A pair of 3W speakers is also included, and they don’t sound too bad. In addition, there’s a headphone jack, which sounds clear and undistorted, if lacking the finesse of higher-end sound devices.
This 28in screen’s extra inch of diagonal measurement over a 27in panel is welcome when working with such a fine resolution, although it doesn’t have quite the impact of a 32in screen, such as the Asus ROG Swift PG32UQX. Meanwhile, across the board, image quality is generally excellent. The IPS panel technology keeps viewing angles wide, while contrast ratio is notably high, measuring 1,105:1 in our tests.
The display has an extended colour gamut of up to 86 per cent DCI-P3 (120 per cent sRGB), but this can be reduced back to 100 per cent sRGB in sRGB mode, although this fixes the brightness at 50 per cent (150 nits). Whether or not you choose to have more vivid colours, this display produces a superb colour balance, so there should be no need to adjust any of the settings (you get a 6,484K colour temperature and 2.24 gamma). The only letdown is poor panel uniformity, with the display dropping in brightness by up to 19 per cent at its outer edges.
As for gaming, this display doesn’t set any response time records, but it doesn’t suffer from any distracting smearing or ghosting. Meanwhile, the jump up from 60Hz to 144Hz at 4K is immediately noticeable, even just on the Windows desktop, making for some wonderfully smooth, pin-sharp gaming.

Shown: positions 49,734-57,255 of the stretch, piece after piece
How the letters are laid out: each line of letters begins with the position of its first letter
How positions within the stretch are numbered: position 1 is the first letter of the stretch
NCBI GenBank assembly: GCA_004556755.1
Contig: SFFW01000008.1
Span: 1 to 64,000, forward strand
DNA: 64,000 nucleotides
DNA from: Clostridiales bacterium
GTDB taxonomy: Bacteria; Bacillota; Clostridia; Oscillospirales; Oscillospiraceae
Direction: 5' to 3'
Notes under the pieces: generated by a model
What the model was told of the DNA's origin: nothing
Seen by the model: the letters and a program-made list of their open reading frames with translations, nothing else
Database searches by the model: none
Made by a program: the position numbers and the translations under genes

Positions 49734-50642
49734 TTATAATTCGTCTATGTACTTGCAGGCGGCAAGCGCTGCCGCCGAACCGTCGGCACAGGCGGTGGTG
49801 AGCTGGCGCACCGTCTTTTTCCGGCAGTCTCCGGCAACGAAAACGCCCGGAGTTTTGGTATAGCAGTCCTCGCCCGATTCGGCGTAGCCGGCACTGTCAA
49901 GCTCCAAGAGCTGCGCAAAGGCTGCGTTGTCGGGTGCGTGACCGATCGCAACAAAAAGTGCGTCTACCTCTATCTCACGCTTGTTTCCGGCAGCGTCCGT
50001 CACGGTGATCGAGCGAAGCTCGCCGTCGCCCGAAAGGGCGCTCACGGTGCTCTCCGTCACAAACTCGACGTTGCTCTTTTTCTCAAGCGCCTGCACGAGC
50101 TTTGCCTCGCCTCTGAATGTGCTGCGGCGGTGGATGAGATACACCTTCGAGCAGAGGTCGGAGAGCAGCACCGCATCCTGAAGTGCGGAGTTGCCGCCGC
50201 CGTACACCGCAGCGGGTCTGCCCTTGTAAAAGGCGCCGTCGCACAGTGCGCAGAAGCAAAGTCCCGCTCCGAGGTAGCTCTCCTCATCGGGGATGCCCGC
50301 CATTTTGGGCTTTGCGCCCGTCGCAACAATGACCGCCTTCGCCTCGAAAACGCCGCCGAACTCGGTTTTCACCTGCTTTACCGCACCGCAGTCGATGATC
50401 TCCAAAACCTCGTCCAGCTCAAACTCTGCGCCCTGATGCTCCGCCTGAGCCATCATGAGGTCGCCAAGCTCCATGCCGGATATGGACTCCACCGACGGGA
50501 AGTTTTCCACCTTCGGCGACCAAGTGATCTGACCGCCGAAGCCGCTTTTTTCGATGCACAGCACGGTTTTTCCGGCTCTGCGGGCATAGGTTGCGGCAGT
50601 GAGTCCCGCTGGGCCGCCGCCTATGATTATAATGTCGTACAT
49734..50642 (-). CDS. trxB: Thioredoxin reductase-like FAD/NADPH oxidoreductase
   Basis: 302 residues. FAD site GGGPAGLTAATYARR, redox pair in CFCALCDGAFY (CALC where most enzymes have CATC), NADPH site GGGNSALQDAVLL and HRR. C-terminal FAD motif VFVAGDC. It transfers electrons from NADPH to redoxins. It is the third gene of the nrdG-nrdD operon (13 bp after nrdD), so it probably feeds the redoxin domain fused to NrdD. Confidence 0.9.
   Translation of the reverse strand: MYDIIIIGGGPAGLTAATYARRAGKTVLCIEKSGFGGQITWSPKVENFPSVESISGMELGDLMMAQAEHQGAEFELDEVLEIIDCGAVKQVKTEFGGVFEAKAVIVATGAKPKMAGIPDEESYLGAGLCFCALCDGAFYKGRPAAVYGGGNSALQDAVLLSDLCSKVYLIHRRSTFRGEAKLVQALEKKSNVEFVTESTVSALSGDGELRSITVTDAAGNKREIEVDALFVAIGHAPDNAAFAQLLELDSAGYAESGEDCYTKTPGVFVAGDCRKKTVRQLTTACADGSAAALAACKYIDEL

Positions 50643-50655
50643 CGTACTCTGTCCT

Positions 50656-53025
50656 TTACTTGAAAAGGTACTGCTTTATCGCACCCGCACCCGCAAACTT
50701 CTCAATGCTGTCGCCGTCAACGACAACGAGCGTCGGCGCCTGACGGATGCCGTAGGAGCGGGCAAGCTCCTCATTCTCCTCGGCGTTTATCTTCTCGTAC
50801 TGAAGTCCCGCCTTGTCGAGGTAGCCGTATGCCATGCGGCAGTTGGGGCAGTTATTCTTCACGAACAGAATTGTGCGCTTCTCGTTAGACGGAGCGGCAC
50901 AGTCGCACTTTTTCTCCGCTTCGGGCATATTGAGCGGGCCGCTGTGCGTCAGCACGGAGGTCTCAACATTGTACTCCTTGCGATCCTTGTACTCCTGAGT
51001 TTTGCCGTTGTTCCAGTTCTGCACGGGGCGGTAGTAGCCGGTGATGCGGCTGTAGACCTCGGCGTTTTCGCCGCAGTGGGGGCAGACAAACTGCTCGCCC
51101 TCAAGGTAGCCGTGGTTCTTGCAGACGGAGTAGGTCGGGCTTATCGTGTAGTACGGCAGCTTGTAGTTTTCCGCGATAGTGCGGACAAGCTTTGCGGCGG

Adaptive sync (FreeSync and G-Sync) support is included too, so you can eliminate tearing and stuttering in most scenarios, plus there’s a backlight-strobing blur reduction mode to further increase the snappy feel. However, using this comes at the expense of adaptive sync.
If there’s one problem, it’s this monitor’s on-screen display (OSD) control system. The controls consist of five tiny buttons on the underside of the screen’s edge and they’re fiddly to use. It’s a struggle to find the right button when you start, and then it’s all too easy to hit the wrong one or tap the power button and turn off the whole display. Thankfully, the menus themselves at least have all the options you should need.
Bringing the world of 144Hz 4K gaming to a new low price, the AOC U28G2XU is a compelling proposition for those seeking the next level in image clarity and gaming performance. Its fiddly OSD controls and slightly iffy panel uniformity can’t detract from what is otherwise an excellent monitor at this price. The main problem for it at the moment is a lack of available stock in the UK, but this is a great 4K monitor to consider when it reappears on the shelves.
An excellent-value display for people seeking 4K gaming at a high refresh rate.
£568 inc VAT
Image quality 26/30 | Gaming 24/30 | Features | 18/20 | Value 18/20 | Overall 86%
Fast and sharp
+Low price for 4K at 144Hz
+Excellent out-of-the-box image quality
+Plenty of features
Slow and dull
-Poor edge uniformity
-Only 60Hz for HDMI inputs
-Fiddly OSD controls
Screen size 28in
Resolution 3,840 x 2,160
Panel technology IPS
Maximum refresh rate 144Hz
Stated response time 1ms
Max brightness 370cd/m²
Backlight zones 1
Stated contrast ratio 1,000:1
Adaptive sync FreeSync and G-Sync-compatible
Display inputs 1 x DisplayPort 1.4, 2 x HDMI 2
Audio 2 x 3W speakers, headphone output jack
Stand adjustment Height, pivot, rotation, tilt
Extras 100 x 100mm VESA mount, 4-port USB 3.2 hub